Merriam-Webster has added a couple of hundred new words or definitions, and one of its updates is to the word “troll.”
“Frequently (but not necessarily) internet-related we have a new sense of troll meaning “to harass, criticize, or antagonize (someone) especially by provocatively disparaging or mocking public statements, postings, or acts,” the dictionary said in a blog post about the changes it made last week.
It’s probably time.
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After all, the president of the United States has been called “troll in chief,” or “the best troll in all of politics,” and he does a lot of that trolling on Twitter. He’s not alone; other politicians insult each other on social media. But President Trump’s tweets are probably the most closely watched, and they’re often controversial and fit the Merriam-Webster definition in that they criticize, harass, mock and/or disparage.
For an example, let’s reach all the way back to… Sunday, or yesterday.
That’s when Trump retweeted a doctored video that shows Trump hitting a golf ball that hits his rival for the presidency, Hillary Clinton, in the back.
The video was tweeted by an account called CNN Sucks, which has more than 21,000 followers and whose handle is @Fuctupmind. The tweet that accompanied the video: “Donald Trump’s amazing golf swing #CrookedHillary.”
It’s not the first time Trump has tweeted a video that depicts violence; in July he tweeted a parody of a video that showed him wrestling and slamming to the ground a person with a CNN logo for a face. Many, including CNN, called the tweet an encouragement of violence against reporters, but Twitter told CNN it didn’t violate its terms of service.
Twitter’s terms of service say that it could lock or suspend accounts that “promote violence.”
What about this time around? Does the president’s tweet showing Clinton being knocked to the floor of an airplane by a golf ball qualify?
“We do not comment on individual accounts, for privacy and security reasons,” a Twitter spokeswoman told SiliconBeat on Monday.
Trump’s Clinton retweet — which comes as the former secretary of state is on a tour to promote her new book and is sharply criticizing the president — generated some passionate reactions, including:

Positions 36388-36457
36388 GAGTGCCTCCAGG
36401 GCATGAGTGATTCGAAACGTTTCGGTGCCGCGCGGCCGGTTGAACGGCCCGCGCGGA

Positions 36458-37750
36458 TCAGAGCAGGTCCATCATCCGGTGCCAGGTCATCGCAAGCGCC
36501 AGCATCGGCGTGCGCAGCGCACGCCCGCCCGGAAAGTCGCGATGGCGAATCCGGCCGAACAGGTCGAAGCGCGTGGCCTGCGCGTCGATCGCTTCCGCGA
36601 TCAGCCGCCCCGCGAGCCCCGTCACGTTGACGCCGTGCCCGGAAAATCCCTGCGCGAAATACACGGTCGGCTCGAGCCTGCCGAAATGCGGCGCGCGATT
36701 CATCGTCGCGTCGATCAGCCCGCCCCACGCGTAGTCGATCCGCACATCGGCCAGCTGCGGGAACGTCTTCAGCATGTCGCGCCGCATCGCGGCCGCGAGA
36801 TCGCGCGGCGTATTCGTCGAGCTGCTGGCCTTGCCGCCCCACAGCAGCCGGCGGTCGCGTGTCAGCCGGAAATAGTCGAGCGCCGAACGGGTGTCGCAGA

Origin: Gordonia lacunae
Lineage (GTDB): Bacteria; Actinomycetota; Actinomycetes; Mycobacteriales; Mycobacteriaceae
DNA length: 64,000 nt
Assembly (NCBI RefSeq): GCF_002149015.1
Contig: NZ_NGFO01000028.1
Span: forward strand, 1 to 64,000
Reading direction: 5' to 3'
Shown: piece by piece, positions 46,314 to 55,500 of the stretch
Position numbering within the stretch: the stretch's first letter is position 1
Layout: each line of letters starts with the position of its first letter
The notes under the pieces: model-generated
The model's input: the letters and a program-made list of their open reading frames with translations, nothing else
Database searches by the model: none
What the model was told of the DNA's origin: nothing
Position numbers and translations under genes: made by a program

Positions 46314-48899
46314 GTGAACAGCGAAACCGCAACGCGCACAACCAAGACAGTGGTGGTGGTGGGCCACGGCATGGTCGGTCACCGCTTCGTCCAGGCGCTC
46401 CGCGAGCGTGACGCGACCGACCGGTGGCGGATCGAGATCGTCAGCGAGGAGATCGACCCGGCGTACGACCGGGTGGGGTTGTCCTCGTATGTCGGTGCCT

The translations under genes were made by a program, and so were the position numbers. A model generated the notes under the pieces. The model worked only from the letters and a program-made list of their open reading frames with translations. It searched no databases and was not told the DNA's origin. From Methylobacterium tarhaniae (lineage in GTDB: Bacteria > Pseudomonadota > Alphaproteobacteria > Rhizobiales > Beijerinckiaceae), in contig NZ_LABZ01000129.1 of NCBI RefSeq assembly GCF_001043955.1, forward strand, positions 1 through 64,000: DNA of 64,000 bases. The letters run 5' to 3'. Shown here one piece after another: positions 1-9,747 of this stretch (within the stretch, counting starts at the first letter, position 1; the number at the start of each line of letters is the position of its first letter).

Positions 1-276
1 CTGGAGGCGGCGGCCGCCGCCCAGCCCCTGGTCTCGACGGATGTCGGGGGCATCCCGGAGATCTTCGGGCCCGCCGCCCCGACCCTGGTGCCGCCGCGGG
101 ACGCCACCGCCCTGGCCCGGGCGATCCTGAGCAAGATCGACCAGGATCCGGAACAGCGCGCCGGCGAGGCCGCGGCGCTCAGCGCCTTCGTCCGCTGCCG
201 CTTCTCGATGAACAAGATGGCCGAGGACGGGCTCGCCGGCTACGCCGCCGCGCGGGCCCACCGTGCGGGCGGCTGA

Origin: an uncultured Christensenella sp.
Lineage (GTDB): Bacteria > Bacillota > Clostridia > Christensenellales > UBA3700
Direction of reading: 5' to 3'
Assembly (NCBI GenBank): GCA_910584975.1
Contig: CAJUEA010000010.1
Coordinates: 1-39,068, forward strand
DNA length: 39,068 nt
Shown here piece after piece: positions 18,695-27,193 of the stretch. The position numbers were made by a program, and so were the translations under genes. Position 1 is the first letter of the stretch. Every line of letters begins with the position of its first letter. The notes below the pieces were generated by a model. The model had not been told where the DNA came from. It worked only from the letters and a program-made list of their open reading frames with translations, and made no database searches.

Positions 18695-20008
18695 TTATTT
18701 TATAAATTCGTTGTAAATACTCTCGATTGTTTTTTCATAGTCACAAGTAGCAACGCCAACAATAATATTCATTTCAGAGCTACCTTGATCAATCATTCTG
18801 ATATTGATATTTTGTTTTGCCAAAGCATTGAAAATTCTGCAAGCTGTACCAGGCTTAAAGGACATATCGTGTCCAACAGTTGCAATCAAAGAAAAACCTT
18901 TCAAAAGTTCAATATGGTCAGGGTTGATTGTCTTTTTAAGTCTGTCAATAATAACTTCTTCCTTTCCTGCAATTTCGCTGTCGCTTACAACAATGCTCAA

So how’s that anti-cyber bullying campaign going, #Melania?
— (((Andy Praschak))) (@AndyPraschak) September 18, 2017
Trump golf ball tweet should earn unanimous rebuke from congressional women https://t.co/lbUPmPr1xM
DEPLORABLE Trump. He’s a Twitter Troll❗
— don Amerigo V.H. (@mindshrugged211) September 18, 2017
Donald Trump engages in all of the above, time to kick him off.
The American People#Resist #ImpeachTrump pic.twitter.com/K81g49iPQn
— Harry Seth (@HarryMeites) September 18, 2017
Twitter has dealt with numerous calls to ban Trump from Twitter, but it doesn’t seem likely that the San Francisco company will do anything to stop the presidential trolling. Twitter CEO Jack Dorsey has called the president’s use of the social network “complicated,” but has said it’s “important” to hear directly from Trump. Sunday, Trump himself retweeted a Bloomberg article about one analyst’s estimate that the president is worth $2 billion to Twitter. In addition, a recent Pew survey showed that the percentage of users who use Twitter as a news source has jumped 15 percentage points, to 74 percent, since Trump became president.
Photo: Republican presidential candidate Donald Trump listens to Democratic presidential candidate Hillary Clinton during the second presidential debate at Washington University in St. Louis, Missouri, on Oct. 9, 2016. (Paul J. Richards/AFP/Getty Images)
Tags: dictionary, Donald Trump, Hillary Clinton, Merriam-Webster, troll, twitter
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